Slum kids confront

opinion March 27, 2015 01:00

By Nita Bhalla

2,013 Viewed

Sexism as India grapples with abuse of women

Standing before a classroom packed with teenagers, Yojana Salunke begins her weekly one-hour lesson on a subject experts say is crucial to helping India address one of its biggest challenges – gender inequality.

“Hands up all those girls who have to do housework before or after school?” Salunke asks, as every pig-tailed girl in the dilapidated state-run school classroom raises their hands.

“And how many boys help their mothers with the chores?” she continues, looking around the room trying to spot the few boys who have lifted their hands.

The girls laugh and accuse the boys of being lazy, while the boys retort that there is no need to do domestic work as their mothers and sisters do it all. A heated debate ensues.

As India grapples to stem rising violence against women, activists say classes like these – which confront traditional gender roles and challenge sexism amongst the youth – are key to changing attitudes and curbing widespread gender abuse.

“The lessons are interesting. We talk about how boys and girls are equal as human beings, but how we treat girls differently,” says Shakir Parvez Shaikh, 15, a student at the Shahaji Nagar Municipal Hindi School in Mumbai’s Cheeta Camp area.

“For example, girls are not allowed to play cricket or watch as much television as boys because they have to do housework or because it is not safe outside for them. I didn’t realise before ... I think it’s unfair.”

Barrage of threats

From female foeticide, child marriage and dowry killings to rape and domestic violence, Indian girls and women face a barrage of threats, say experts, largely because of age-old patriarchal attitudes that view them as inferior to men.

A massive wave of public protests after the fatal gang rape of a woman on a Delhi bus in December 2012 jolted many in the world’s second most populous country out of apathy and forced the government to enact stiffer penalties on gender crimes.

Since then, voracious reporting by the media, campaigns by the government and programmes by civil society groups have brought greater public awareness of women’s rights and emboldened victims to come forward and register abuses.

There were 309,546 reports of crimes against women in India in 2013, a 26.7 per cent jump from 2012, according to the National Crime Records Bureau, including rape, kidnap, sexual harassment, trafficking, and cruelty by husbands and relatives.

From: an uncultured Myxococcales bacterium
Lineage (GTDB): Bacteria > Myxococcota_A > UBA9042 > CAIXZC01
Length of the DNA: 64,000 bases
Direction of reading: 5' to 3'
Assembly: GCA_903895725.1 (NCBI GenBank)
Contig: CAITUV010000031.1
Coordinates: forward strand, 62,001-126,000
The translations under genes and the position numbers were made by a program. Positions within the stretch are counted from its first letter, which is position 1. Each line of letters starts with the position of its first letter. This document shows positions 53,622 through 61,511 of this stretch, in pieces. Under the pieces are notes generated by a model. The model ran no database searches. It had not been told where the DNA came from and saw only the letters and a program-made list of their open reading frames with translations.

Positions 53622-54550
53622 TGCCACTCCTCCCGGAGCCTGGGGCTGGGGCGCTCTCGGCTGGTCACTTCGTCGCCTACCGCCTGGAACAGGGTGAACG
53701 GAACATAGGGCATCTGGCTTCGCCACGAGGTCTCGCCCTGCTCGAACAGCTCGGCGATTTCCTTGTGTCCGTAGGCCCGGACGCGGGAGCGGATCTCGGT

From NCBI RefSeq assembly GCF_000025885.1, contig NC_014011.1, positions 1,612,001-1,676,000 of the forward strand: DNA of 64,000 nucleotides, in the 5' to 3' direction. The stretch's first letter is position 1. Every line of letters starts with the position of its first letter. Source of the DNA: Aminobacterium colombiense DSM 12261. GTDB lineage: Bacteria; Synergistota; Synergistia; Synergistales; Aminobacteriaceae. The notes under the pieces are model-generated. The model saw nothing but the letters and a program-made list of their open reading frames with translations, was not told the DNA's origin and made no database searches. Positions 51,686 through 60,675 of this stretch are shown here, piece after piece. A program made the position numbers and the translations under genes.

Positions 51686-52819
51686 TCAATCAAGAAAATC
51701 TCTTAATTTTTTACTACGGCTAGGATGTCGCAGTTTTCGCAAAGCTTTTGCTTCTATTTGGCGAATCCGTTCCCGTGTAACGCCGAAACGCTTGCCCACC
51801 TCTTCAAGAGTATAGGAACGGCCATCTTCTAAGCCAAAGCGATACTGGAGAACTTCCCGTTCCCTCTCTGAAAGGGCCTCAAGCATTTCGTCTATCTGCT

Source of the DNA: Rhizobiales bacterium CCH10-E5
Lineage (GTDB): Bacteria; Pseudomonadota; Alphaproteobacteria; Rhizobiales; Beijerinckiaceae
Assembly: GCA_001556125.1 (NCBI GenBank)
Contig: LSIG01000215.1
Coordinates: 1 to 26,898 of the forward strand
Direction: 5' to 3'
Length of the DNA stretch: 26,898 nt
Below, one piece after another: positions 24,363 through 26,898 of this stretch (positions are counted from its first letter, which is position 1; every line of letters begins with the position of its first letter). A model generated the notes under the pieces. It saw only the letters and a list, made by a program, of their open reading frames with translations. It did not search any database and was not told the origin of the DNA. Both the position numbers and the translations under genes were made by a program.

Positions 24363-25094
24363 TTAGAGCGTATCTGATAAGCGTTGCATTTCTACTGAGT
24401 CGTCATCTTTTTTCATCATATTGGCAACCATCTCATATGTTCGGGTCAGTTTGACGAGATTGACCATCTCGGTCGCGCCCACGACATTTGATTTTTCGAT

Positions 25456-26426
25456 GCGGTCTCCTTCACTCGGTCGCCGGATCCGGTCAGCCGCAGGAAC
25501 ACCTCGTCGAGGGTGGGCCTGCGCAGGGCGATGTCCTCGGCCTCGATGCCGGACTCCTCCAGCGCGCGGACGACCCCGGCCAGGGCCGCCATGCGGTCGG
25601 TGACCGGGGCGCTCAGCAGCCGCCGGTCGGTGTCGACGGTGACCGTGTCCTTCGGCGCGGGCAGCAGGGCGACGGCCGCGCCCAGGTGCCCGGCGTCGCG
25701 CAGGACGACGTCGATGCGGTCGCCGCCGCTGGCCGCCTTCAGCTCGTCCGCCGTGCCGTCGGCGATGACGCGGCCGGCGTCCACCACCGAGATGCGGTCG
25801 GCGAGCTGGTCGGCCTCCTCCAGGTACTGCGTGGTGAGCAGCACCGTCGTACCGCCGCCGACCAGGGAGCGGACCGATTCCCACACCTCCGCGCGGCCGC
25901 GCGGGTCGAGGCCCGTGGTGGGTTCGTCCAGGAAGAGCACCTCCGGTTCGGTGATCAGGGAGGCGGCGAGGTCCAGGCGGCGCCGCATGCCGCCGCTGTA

But violence is not the only problem. Women also face less visible forms of discrimination with little say over their lives and lacking access to finance, land, inheritance, education, employment, healthcare and nutrition.

The World Economic Forum 2014 Global Gender Gap Index ranked India as 114 out of 142 countries – based on how women fared against men when it came to economic participation and opportunities, educational attainment and health and survival.

During to a visit to India this month, International Monetary Fund chief Christine Lagarde said the gender disparity in the labour sector was a “huge missed opportunity”. She cited a study putting India’s female participation at 33 per cent of the workforce against a global average of 50 per cent.

The mindset challenge

While activists have welcomed harsher punishments for gender crimes and moves to improve security, they stress authorities and society must address inequality at a deeper level with adult attitudes and behaviour often shaped by childhood experiences.

“If today’s boys are taught to question gender abuse now, they are less likely to be violent when they become men tomorrow,” says Ravi Verma, Asia director at the International Centre for Research on Women (ICRW).

“And if girls are taught to speak out now, they will be less likely to endure it as adults.”

A survey by the UN Population Fund and the ICRW last November found that six out of 10 Indian men admitted violence against their partners.

Although not part of India’s formal education curriculum, organisations such as the ICRW have been working with government schools to introduce gender classes like those at the Shahaji Nagar Municipal School.

Working with 12- to 14-year-olds in over 12,000 schools, teachers use a range of activities from role play, games and group assignments to spark discussions about discrimination.

In the cramped one-roomed homes lining the narrow lanes of Cheeta Camp’s slums where many of the students live, girls say the classes have boosted their confidence to speak out.

“Before I never used to say anything when a boy in the neighbourhood used to make negative comments as I walked past on my way to and from school. But after the classes, I confronted him and told my mother and she went and spoke to him,” says 15-year-old Princy Dhananjay Gupta, who wants to become a teacher.